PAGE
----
A citizen science experiment: citizens training algorithms to do more livable urban environments

The report compiles the results of the Mercè project, a citizen science experiment carried out from May to November 2020 in which citizens have trained an artificial intelligence algorithm to be able to predict the habitability of the city of Barcelona. The report collects the main results of the experiment and determines which are the most and least livable streets in the city based on variables that have been individualized thanks to the vote of the citizens.

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Planificación urbana integral, aprendiendo de Europa

Integrated urban planning, learning from Europe

Our contribution to the book ‘Integrated urban planning: learning from Europe’ promoted by Diputació de Barcelona and edited by Paisaje Transversal is a compendium of best practices under the title ‘We cannot work with what we cannot measure”.

The article aims at helping institutions to implement integrated urban planning in line with Europe and the major global agendas using a series of own experiences (Energy map of Rubí, Open Papers and Arturo) to present the toolkit available to public administrations today interested in incorporating the new ecosystem of public data and big data into their urban policy and planning.

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Hacia una ciudadanía productora de datos

Toward Citizen Producers of Data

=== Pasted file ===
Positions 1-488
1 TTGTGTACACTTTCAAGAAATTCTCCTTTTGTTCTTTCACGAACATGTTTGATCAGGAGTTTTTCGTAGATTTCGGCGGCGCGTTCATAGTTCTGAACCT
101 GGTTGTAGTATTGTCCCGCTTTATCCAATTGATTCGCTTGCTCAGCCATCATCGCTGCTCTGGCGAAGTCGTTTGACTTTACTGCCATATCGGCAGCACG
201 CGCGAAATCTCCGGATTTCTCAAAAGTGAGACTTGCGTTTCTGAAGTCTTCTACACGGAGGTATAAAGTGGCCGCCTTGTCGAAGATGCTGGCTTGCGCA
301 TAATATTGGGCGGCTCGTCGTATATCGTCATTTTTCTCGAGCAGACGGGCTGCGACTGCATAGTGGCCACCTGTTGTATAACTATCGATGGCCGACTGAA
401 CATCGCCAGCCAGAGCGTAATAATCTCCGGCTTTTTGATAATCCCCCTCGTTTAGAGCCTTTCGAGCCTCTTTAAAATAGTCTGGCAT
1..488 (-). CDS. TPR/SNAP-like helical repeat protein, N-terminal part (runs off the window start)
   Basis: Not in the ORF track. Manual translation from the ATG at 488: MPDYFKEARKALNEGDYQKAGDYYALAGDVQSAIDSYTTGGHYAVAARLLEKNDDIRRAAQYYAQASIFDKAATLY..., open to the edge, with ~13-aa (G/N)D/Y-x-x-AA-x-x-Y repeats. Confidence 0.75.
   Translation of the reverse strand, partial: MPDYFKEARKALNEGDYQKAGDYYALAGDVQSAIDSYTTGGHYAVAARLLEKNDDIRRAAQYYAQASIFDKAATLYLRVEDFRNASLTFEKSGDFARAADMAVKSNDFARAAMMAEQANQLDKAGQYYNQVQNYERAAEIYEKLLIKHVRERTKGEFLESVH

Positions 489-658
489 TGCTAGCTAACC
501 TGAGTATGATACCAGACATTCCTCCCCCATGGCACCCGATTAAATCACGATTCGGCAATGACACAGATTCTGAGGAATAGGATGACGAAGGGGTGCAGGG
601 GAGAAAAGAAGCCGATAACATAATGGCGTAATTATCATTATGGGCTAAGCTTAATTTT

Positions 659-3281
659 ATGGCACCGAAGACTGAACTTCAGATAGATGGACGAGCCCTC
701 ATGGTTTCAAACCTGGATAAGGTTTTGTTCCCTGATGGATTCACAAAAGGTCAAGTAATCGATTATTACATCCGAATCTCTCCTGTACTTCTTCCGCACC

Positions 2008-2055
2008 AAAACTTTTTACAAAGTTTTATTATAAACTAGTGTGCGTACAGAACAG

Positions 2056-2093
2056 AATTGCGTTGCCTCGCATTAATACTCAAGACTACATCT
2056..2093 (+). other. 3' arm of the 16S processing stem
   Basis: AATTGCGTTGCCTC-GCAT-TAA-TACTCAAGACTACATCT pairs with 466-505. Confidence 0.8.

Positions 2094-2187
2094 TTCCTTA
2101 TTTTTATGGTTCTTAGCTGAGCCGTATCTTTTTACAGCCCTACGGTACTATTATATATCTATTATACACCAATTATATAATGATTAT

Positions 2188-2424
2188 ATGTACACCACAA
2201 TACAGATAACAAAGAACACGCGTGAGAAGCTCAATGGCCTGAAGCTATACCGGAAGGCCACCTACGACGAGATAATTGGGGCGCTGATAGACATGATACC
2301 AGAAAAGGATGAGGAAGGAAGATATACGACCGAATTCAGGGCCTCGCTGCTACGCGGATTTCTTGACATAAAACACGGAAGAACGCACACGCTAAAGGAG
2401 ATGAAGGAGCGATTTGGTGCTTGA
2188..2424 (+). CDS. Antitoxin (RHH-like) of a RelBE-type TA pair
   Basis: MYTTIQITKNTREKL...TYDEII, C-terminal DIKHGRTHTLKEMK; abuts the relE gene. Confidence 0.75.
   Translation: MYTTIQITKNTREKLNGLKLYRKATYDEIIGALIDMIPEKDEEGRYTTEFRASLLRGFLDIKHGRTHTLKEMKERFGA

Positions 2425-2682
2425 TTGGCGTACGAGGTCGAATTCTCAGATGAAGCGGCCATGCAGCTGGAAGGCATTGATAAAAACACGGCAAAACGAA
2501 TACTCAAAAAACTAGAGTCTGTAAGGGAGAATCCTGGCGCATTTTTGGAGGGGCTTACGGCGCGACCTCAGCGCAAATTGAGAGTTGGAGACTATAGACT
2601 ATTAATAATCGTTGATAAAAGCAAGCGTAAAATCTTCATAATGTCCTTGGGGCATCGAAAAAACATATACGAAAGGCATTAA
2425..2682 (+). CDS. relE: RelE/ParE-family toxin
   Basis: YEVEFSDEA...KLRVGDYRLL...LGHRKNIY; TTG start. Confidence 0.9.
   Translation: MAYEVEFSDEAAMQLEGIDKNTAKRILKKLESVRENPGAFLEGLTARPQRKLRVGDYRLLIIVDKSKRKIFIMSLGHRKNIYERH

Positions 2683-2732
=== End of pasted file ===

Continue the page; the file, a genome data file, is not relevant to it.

This article focuses on the existence of a possible data divide in the context of growing digitalization. The Open Papers project helps shine a light on social inequality derived from an inaccurate datafication of the environment. What urban problems are left out of decision-making processes due to a lack of information? How can citizens generate data without using complex technologies through processes of collective capture?

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Las ciudades serán de quién las cartografíe

Cities will belong to those who map them

The Aragonese government launched an open and collaborative platform for sharing knowledge and practices focused on the areas of open government and social innovation. Given this situation, we reflect on the need to involve the administration and citizens in the generation of data infrastructures in a context of the increasing privatization (at the hands of large corporations) of cartographic and geospatial information.

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Muovendoci verso un altro modello urbano

Moving towards another urban model

In the immediate context of the end of the lockdown in response to the first wave of Covid-19, this article reflects on the need for changes to the urban and territorial model (based on the concepts of distance and density that have emerged in their different dimensions as a result of the pandemic) and how the city should transition from impacting citizens’ health to serving as an infrastructure of collective health.

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Geographies of the lockdown

Mapping the city from home

A series of 13 maps illustrates the inequality of living conditions in Barcelona during the strict lockdown of the Covid-19 pandemic. This initial description of the housing stock – based on public but also partially private data – is a first step in reflecting on the role of housing to guarantee spatial justice and social integration through urbanism.